The Lassie series has had several revivals in film, television, and radio ever since. Most of the dogs who have played Lassie have been descendants of Pal, and trained by Inn. The character has even recieved a star on the Hollywood Walk of Fame. In 1992, The Saturday Evening Post declared Pal had "the most spectacular canine career in film history."
Orangey the Cat
Orangey was a marmalade tabby cat trained and handled by Inn. He often scratched and bit actors, and was dubbed "the world's meanest cat" by one studio executive. But Inn—who by then had a decade of experience in training animals—formed a bond with Orangey like no one else could.
Inn first trained him in his cinematic debut, Rhubarb (1951). Thirteen other cats also played the title role at different points in the film, all of whom also were trained by Inn. This role won Orangey a PATSY Award, and he was accidentally credited as Rhubarb in many films that followed.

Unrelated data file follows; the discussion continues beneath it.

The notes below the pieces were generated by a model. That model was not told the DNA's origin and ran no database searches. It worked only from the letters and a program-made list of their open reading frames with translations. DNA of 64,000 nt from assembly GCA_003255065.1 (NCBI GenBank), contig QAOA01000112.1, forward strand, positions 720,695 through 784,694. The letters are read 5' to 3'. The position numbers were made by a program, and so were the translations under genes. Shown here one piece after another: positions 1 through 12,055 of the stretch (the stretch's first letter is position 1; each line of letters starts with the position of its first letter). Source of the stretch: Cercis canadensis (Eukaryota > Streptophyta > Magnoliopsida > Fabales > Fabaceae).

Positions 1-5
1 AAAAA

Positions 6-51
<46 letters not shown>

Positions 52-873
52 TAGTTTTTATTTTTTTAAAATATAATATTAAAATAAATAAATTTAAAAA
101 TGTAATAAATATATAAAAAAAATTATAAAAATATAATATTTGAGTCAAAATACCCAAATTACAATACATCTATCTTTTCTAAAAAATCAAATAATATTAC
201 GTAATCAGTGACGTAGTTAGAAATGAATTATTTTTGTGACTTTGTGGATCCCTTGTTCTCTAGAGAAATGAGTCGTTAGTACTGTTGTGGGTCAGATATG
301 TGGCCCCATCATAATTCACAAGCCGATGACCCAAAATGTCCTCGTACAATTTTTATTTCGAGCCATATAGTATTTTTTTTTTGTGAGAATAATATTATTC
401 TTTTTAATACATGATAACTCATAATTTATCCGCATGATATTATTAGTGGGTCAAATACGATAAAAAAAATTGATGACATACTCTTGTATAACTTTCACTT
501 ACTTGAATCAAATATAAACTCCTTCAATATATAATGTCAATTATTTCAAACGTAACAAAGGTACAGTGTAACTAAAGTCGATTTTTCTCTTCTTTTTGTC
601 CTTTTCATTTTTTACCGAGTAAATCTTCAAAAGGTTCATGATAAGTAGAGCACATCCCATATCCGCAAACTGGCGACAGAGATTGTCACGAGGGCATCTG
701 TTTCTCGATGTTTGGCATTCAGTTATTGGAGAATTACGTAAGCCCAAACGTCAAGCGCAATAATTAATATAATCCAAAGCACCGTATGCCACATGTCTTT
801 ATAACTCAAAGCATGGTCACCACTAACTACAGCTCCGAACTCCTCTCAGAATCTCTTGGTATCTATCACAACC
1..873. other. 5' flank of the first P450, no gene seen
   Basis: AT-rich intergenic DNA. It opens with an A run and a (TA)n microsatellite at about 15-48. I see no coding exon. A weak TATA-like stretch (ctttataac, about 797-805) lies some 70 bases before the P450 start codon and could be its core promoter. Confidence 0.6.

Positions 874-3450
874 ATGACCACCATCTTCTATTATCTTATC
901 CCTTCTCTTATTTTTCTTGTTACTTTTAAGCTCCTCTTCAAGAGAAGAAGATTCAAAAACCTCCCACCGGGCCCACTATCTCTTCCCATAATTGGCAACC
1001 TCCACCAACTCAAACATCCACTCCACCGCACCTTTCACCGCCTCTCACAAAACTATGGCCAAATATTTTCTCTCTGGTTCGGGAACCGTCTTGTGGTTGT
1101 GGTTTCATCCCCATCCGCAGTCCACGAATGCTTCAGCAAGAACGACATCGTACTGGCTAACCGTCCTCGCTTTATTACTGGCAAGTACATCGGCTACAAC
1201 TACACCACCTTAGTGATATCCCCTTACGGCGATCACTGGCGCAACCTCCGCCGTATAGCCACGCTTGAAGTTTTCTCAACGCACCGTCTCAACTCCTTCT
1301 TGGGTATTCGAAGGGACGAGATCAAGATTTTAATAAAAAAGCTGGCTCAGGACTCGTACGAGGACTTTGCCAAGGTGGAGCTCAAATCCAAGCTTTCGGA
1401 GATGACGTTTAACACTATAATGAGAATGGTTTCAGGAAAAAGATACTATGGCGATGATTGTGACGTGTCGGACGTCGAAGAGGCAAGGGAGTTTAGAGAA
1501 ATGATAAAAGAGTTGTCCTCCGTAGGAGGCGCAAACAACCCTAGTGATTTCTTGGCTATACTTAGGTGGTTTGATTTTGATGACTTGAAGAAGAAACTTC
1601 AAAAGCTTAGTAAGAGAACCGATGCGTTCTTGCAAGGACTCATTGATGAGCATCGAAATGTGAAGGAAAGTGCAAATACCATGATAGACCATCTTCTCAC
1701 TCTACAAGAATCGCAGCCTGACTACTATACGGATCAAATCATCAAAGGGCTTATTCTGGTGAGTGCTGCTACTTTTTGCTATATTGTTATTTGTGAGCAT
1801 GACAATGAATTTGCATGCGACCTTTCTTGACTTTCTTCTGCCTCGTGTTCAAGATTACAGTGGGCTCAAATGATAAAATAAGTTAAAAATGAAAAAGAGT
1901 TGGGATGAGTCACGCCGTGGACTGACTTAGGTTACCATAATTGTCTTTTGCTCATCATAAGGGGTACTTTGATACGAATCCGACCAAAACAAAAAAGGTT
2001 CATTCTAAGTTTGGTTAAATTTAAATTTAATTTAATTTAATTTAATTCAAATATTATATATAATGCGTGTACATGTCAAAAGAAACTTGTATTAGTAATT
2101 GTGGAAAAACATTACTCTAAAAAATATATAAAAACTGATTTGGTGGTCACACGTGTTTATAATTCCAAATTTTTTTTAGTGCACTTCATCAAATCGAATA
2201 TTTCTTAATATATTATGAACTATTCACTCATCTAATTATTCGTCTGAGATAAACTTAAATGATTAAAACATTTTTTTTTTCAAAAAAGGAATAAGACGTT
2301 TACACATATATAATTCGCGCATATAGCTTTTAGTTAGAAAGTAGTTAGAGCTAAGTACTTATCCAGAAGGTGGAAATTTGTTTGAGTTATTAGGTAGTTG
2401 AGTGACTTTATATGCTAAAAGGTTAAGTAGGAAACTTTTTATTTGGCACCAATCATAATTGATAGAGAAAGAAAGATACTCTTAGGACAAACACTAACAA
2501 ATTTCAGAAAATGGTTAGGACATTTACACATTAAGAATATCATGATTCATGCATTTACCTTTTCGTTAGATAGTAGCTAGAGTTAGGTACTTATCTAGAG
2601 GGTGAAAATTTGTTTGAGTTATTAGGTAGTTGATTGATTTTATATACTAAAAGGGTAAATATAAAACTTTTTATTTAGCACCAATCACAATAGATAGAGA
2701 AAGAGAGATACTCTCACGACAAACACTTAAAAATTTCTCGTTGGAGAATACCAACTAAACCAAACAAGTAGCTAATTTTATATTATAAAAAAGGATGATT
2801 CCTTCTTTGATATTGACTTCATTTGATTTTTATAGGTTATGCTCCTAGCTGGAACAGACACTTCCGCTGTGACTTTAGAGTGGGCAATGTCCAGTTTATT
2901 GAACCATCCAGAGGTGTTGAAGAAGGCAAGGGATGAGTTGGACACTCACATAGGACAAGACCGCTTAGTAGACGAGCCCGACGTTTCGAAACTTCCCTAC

When auditioning cats for Breakfast at Tiffany's (1961), Inn chose Orangey, describing him as "a real New York type cat, just what we want." Thanks to this famous role alongside actress Audrey Hepburn, Orangey became the only cat to ever win two PATSY Awards.
Inn also trained Orangey in his role in the sci-fi film This Island Earth (1955). Orangey became prolific in television shows as well as films, including Alfred Hitchcock Presents (1955-1962), The Dick Van Dyke Show (1961-1966), and The Beverly Hillbillies (1962-1971). Early on, he had a recurring role as Minerva the Cat in the CBS sitcom Our Miss Brooks (1952-1956).
Bernadette the Basset Hound
Inn was contacted by the production team for the family sitcom The People's Choice (1955-1958) and told to find a sad-faced dog for the series. Inn promptly found a basset hound named Bernadette and bought her for $85.